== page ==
Avon has embarked on a turnaround plan after suffering through declining sales, a bribery investigation and other problems. It hired new CEO Sheri McCoy last April and has begun to slash costs, hoping to save $400 million in three years, cut its dividend, laid off workers and exited some less profitable markets like Vietnam and South Korea.
On Tuesday, Avon issued $1.5 billion in senior unsecured notes, and will use proceeds to refinance debt and for general corporate purposes. Credit ratings agencies noted the move favorably.
Standard & Poor's said the debt sale will decrease Avon's debt in the long run. It gave a "BBB-" rating to the notes, which is the lowest investment-grade rating. Moody's set a "Baa2" rating, a medium investment grade, on the notes. Fitch Ratings, meanwhile, gave the notes a "BB+" rating, the highest non-investment, or "junk," rating.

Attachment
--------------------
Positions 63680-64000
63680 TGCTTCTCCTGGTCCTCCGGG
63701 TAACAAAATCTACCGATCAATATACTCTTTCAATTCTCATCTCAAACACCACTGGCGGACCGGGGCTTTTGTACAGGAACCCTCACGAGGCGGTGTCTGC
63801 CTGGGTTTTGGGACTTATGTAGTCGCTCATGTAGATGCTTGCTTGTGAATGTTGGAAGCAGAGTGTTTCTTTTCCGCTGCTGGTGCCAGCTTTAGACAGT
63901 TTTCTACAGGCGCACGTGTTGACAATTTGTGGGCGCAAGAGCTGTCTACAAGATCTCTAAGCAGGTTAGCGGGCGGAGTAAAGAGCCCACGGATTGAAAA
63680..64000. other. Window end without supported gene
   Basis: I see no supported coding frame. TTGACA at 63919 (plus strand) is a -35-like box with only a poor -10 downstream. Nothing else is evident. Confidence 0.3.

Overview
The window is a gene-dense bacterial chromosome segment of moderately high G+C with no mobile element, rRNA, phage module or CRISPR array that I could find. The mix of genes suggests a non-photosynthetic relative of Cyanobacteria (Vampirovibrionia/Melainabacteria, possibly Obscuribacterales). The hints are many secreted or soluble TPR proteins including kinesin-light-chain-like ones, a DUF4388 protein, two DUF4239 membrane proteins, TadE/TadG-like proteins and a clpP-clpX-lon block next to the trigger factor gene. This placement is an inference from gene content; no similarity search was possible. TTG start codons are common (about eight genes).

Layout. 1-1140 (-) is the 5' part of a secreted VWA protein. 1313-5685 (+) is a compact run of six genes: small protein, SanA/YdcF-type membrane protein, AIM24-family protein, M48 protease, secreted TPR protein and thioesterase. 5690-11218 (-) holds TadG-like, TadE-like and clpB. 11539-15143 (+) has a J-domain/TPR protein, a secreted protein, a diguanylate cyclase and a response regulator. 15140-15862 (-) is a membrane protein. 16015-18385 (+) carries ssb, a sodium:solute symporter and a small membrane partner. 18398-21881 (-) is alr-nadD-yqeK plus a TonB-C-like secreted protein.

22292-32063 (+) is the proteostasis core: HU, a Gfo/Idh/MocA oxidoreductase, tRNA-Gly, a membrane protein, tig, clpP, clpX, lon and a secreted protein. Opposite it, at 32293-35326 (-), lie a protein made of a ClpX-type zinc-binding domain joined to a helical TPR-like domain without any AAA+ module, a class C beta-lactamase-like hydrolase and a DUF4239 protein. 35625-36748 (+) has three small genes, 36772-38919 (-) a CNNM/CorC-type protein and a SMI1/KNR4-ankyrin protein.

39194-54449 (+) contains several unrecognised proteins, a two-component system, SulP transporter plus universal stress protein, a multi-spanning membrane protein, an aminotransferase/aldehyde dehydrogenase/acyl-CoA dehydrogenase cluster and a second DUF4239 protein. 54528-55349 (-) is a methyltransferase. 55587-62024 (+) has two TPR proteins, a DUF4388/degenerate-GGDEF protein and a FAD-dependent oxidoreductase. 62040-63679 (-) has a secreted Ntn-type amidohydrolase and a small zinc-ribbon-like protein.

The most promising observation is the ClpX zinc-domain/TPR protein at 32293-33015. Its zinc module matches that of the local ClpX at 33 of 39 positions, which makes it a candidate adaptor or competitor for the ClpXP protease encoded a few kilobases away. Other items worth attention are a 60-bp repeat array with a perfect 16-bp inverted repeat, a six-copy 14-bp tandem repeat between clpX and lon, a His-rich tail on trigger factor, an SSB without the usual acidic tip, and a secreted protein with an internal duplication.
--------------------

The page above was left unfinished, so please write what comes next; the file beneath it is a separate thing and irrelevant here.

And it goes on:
"While there were some early signs of stabilization in Avon's Latin American and European segments which generate almost 90 percent of operating earnings before corporate overhead, it is too early to ascertain its sustainability," Fitch said in a statement.
Citi Investment Research analyst Wendy Nicholson mentioned the credit ratings' favorable response in a note to investors and called the notes "another big step forward" for the company.
"Slowly but surely, investor confidence in this management team and in the story is improving," she said. "We think that Avon's recent refinancing is another step in that process." She kept her "Buy" rating on the stock.
Shares slipped 7 cents to $19.72 in afternoon trading.